Fantastic Beasts Producer On Why These Stories Are So Universal

The Wizarding World is a popular-ass world. Consisting of both the Harry Potter franchise, these films have garnered billions of dollars worldwide, and that’s not even mentioning the books, the merchandise, the theme parks, and everything else in between. Add in those extra elements, and you’re dealing with a whole lotta cheese.

Needless to say, you cannot make that kind of money if you’re restricted to one country on this globe of ours. The stories you tell need to transcend language, race, sexual orientation, and everything in between. But what are the elements that make a story do those things? Harry Potter and the Wizarding World have undoubtedly done that, and at a roundtable LRM had the opportunity to attend, one reporter asked that very question. Here’s what producer David Heyman had to say about that.

“Well, I think both fans all over the world are, it was amazing, on the eighth Harry Potter, we had the last Harry Potter, there was a premiere in Trafalgar Square and people had come from all over the world. Some had been camping out for a week. And the world that Jo has created and the characters that she has written in that and now this really do resonate when people connect with them. All of her characters in some way are outsiders you know and I think that we all may be happily married, we may be in relationships, put a plus value, we all feel in our own way, alone or like outsiders and she’s really tapped into that. I think there’s a truth about her characters whether you’re English, American, British American, Japanese, Brazilian, wherever you’re straight, you’re gay, man, woman, young, old, she’s connected because she speaks truth. She speaks to all of us, so in terms of fans all over the world they’re voracious. They’re keen and most certainly waiting on the Potters, whenever you made a change to the books, we heard it. But they’re great fans, you know really generous persons and enthusiastic.”

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Whether or not you agree with his assessment as to why these stories are so popular, one can’t deny their impact and reach. Even their lowest grossing film to date managed to break $800 million worldwide, and that was essentially for a brand-new name an I.P., which didn’t rely on the name of Harry Potter in its advertising.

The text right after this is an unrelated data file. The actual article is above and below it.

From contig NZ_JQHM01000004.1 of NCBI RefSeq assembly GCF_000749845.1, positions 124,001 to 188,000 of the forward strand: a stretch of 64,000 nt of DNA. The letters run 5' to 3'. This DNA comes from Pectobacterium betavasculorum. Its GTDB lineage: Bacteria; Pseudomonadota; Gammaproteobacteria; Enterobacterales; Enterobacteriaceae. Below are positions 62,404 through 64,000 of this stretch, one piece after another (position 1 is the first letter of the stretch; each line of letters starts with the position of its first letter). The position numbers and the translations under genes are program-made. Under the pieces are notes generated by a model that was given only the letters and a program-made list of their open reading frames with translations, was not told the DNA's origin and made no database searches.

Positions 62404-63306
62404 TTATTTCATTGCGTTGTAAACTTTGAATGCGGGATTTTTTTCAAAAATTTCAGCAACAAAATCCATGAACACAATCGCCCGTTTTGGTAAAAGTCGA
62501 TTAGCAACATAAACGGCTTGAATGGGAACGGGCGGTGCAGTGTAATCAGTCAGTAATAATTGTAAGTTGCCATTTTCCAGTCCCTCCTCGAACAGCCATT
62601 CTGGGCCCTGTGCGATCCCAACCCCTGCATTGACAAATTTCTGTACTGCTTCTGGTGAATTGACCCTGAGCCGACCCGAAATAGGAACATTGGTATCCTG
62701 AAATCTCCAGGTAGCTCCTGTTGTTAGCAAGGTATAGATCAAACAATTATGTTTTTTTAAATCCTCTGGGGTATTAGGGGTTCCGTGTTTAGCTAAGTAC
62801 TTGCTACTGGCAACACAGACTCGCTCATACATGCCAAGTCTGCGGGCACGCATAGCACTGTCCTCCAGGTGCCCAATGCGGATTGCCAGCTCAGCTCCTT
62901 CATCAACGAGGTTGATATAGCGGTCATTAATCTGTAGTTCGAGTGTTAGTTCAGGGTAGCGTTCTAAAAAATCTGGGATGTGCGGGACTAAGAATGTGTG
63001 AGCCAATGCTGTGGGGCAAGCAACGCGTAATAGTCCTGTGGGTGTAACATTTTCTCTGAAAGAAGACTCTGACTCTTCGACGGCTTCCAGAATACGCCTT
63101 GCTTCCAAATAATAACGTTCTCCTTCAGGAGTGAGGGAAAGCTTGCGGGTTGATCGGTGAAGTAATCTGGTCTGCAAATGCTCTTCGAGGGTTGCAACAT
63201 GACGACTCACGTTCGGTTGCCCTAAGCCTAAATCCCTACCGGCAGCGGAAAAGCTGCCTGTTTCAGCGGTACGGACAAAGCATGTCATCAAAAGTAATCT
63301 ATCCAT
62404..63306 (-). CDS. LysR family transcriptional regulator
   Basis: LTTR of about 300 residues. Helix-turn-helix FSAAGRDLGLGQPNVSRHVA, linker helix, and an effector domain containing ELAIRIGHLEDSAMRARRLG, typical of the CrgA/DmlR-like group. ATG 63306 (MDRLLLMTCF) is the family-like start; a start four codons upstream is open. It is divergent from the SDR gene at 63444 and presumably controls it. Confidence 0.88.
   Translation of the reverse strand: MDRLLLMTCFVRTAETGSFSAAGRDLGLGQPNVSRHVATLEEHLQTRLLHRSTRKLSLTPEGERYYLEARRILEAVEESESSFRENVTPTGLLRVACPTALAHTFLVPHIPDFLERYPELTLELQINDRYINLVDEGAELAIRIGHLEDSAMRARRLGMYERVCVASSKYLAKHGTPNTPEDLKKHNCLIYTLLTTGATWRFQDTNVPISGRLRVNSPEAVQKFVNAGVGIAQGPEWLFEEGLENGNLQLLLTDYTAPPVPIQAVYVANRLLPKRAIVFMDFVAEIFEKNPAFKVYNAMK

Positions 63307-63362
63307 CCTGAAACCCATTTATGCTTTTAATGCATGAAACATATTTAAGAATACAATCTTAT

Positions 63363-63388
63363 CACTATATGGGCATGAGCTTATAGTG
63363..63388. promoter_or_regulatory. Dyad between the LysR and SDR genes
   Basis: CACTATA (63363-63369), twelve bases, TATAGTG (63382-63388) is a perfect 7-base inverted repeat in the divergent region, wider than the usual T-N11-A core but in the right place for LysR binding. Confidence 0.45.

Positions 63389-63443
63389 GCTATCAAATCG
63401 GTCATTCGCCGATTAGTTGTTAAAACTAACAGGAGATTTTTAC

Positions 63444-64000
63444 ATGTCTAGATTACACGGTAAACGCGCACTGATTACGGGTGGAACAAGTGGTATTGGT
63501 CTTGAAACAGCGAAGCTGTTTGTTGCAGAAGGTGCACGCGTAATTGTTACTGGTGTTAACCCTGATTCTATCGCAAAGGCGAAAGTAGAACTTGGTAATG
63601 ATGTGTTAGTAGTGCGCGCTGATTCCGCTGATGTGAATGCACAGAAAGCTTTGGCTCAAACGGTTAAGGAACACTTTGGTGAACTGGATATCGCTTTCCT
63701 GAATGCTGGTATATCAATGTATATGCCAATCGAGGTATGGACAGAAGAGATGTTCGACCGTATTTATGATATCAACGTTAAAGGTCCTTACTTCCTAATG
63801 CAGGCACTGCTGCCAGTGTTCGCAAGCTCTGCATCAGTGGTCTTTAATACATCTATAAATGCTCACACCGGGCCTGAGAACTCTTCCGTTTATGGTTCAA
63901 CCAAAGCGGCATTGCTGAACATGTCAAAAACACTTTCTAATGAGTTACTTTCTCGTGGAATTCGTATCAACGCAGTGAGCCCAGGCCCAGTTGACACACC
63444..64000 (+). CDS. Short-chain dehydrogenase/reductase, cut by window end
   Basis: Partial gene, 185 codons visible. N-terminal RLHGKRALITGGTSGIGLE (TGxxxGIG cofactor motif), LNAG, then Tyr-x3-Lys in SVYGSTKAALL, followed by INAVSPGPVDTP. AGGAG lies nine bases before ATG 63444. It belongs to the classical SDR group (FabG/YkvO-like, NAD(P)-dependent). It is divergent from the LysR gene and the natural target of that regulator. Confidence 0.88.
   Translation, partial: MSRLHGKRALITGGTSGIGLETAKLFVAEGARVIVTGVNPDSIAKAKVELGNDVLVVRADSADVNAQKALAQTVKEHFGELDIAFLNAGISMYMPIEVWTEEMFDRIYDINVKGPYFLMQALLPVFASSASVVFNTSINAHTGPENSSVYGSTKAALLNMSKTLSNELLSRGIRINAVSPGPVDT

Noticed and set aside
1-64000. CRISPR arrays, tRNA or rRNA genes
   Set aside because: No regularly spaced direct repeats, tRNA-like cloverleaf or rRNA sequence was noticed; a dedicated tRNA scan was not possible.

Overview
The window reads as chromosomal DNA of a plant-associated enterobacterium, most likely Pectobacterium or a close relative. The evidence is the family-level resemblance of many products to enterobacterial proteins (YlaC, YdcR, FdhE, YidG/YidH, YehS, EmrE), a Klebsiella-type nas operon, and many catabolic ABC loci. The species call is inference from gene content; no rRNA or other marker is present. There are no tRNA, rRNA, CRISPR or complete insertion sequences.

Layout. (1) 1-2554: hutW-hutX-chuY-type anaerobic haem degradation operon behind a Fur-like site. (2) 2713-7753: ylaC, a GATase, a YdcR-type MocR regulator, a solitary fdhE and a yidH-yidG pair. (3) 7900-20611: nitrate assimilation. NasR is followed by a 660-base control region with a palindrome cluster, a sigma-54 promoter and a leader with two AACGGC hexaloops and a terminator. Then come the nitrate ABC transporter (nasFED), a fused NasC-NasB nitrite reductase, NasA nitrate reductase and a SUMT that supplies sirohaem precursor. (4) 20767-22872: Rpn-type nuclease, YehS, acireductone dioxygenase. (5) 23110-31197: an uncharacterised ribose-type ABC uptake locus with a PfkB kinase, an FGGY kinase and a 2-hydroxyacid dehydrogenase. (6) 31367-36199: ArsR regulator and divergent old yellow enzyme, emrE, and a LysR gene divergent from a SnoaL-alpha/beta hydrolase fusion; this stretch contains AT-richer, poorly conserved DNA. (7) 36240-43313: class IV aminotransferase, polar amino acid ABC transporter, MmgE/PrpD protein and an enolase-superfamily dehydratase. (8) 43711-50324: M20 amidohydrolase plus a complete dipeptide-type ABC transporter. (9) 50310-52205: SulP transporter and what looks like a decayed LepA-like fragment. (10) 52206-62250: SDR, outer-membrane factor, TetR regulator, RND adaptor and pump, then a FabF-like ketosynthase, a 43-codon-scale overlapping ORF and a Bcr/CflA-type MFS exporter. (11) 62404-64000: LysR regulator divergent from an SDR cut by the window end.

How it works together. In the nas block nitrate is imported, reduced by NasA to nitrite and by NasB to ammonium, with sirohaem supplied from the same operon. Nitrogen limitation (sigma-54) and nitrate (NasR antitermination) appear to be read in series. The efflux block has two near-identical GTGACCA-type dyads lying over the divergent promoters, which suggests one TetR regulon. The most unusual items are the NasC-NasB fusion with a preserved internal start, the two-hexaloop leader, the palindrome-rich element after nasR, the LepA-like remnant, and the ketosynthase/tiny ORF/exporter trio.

What do you think of Heyman’s comments and what do you think the reason is for the success in this franchise? Let us know your thoughts down below!

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SOURCE: LRM Online

GenreVerse Have you checked out LRM Online’s official podcast feed yet The Genreverse Podcast Network? This includes our premiere podcast The Daily CoGBreaking Geek Radio: The Podcast, GeekScholars Movie News, Nerd Flix & Chill, Marvel Multiverse Mondays, Anime-Versal Review Podcast, and our Star Wars dedicated podcast The Cantina. Check it out by listening below. It's also available on all your favorite podcast apps! Subscribe on: Apple PodcastsSpotify |  SoundCloud | Stitcher | Google Play Grow Generation

Joseph Jammer Medina

Joseph Jammer Medina is an author, podcaster, and contributor at LRM Online. A graduate of Chapman University's Dodge College of Film and Television, Jammer's always had a craving for stories. From movies, television, and web content to books, anime, and manga, he's always been something of a story junkie.

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